During my long career as the Turnaround Authority, I’ve worked with many family businesses. The particular challenge of working with family members as opposed to just co-workers is that they are emotionally connected to each other, which has led to some rather, well, let’s say interesting interactions. Like the time a disgruntled son pulled a kitchen knife on his mom. Fortunately, family disputes don’t generally involve weapons. But the fact is it can be difficult to keep them running. Seventy percent either fail or are sold before the second generation and just 10 percent survive to the third. That’s a lot of companies when you consider that about 35 percent of Fortune 500 companies are family controlled. And family businesses account for 50 percent of the gross domestic product of the U.S. But many family-owned companies not only survive, they thrive.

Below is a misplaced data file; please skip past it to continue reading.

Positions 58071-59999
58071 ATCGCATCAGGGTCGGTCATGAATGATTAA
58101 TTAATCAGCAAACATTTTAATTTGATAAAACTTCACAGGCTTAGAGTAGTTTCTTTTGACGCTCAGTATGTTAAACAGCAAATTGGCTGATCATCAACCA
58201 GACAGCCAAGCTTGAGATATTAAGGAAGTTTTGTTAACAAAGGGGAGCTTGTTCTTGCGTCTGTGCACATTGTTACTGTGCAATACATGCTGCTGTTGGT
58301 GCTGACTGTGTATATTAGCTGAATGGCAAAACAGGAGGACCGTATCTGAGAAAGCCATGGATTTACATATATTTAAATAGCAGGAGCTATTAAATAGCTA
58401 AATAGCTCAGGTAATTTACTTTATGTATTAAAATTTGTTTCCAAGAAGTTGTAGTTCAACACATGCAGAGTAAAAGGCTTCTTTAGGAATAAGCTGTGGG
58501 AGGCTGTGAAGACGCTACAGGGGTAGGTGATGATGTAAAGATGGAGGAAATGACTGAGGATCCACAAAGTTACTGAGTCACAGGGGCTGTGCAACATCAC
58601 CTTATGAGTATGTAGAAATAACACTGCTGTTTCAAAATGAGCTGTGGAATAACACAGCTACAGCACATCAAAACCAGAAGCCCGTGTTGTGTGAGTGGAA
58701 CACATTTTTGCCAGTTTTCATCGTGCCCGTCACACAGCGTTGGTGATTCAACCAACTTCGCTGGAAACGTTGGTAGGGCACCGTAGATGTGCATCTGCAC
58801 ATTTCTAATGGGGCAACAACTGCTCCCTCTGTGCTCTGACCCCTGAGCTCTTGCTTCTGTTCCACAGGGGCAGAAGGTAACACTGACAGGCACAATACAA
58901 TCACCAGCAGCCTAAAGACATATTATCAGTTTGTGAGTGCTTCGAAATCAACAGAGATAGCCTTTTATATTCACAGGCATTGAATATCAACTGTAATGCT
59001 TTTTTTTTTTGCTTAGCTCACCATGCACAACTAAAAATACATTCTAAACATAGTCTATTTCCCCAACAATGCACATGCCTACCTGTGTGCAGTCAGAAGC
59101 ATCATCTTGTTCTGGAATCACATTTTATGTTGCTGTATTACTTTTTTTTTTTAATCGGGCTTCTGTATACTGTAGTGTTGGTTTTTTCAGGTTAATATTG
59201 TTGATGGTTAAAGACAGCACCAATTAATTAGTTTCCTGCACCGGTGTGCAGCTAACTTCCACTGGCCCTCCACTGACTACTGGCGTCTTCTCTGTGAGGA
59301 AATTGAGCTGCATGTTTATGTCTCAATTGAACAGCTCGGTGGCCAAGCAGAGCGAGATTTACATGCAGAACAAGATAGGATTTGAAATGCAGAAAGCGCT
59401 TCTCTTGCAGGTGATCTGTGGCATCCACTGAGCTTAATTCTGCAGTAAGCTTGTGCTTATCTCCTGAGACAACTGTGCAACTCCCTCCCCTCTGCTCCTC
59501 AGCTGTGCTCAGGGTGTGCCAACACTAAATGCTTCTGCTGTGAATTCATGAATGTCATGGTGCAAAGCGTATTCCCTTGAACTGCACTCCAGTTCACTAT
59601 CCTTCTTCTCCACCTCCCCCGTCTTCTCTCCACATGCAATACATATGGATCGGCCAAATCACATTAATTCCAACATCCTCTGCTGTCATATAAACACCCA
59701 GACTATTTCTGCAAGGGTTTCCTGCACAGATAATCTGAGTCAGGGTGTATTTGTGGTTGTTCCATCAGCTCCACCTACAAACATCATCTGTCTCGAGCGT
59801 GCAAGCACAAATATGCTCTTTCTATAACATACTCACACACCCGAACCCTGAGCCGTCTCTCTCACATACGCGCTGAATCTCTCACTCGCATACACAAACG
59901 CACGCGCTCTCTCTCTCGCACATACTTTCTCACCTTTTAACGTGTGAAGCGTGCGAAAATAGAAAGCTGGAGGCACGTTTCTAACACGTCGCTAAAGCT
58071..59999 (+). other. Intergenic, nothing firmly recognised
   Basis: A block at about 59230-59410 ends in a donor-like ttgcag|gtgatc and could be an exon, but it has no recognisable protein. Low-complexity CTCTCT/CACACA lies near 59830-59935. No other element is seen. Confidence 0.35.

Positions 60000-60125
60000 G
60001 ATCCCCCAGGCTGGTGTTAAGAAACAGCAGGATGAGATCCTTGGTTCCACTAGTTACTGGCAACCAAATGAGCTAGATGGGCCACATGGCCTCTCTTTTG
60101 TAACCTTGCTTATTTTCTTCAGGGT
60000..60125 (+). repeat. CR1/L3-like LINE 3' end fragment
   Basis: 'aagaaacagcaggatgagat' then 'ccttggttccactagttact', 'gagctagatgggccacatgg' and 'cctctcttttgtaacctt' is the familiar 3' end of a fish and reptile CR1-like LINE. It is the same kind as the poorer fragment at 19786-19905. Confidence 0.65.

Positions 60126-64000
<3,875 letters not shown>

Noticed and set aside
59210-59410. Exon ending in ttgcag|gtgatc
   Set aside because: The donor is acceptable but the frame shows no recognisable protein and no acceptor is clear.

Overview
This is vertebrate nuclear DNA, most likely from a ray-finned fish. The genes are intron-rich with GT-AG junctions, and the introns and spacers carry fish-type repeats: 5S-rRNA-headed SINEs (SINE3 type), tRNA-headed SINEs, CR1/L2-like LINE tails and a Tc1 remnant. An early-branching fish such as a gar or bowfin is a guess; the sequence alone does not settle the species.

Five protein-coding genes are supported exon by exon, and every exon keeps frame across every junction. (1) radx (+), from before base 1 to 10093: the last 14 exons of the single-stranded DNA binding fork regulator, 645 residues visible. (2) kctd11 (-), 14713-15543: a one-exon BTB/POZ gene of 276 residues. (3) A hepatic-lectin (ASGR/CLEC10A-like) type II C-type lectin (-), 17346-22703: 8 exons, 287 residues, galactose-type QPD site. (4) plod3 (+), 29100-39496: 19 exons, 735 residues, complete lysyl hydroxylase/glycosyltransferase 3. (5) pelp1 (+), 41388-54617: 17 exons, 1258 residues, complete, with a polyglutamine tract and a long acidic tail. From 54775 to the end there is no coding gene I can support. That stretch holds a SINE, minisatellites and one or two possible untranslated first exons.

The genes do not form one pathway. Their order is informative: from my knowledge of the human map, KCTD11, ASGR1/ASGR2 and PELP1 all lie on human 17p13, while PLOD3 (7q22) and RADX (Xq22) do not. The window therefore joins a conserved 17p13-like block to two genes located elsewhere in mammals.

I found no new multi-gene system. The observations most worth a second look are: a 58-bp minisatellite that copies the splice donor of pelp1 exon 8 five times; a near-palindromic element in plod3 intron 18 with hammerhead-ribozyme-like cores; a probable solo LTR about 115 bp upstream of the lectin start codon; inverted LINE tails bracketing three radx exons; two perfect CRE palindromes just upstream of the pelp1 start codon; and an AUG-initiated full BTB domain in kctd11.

We are familiar with many of the large, well-known family businesses that include Wal-Mart (Walton family), Mars (Mars family), News Corp. (Murdoch family) and Comcast (Roberts family). Here are a few interesting family businesses you most likely haven’t heard of, one from each of the past three centuries, that are still thriving. • Laird & Company owns the #1 liquor license distributed in the United States. Alexander Laird began producing Applejack in 1698 for his friends and neighbors. One of his descendants built the Colts Neck Inn in 1717 and sold Applejack, with the first commercial sale recorded in 1780. The company even survived Prohibition by producing brandy for medicinal purposes. Seems a lot of people were feeling poorly during those 14 years. • Rogers Funeral Home in Frankfort, Kentucky, has been helping people say goodbye to dearly departed loved ones since 1802. It is now owned by Mary Anna Rogers, whose daughter Doherty Rogers Reynolds and her husband Tim operate the home. They are the seventh generation of the Rogers family to own the business. • The Butt family still operates H.E.B. Grocery with 300 stores, primarily in Texas. Florence Butt opened the first C.C. Butt Grocery Store in Kerrville in 1906 with an investment of $60. Last year the company had $20 billion in revenue and was listed as #14 on Forbes list of America’s Largest Private Companies. I’d say that investment paid off. Death, alcohol and food. Maybe it helped that these businesses deal with products and services with a constant demand. So I was curious to see what the country’s oldest family-owned restaurant is, considering the high failure rate in that industry. The National Restaurant Association reports that 30 percent of new restaurants fail in the first year, with another 30 percent closing in the next two years. The distinction of the country’s oldest family-owned restaurant goes to Antoine’s Restaurant in the French Quarter of New Orleans. In 1840, Antoine Alciatore, a native of France, made his way to Louisiana where he felt at home among the French speakers there and began serving French-Creole cuisine. His son Jules ran the restaurant after his death and invented the famous Oysters Rockefeller. While the odds may seem against family businesses, many do survive into the third generation, and beyond. Of course, a business can increase its odds by hiring trusted advisors to help them navigate difficult times. In my next two posts, I’ll discuss how to find the best advisors for your business, and then how to make the most of their participation in your business.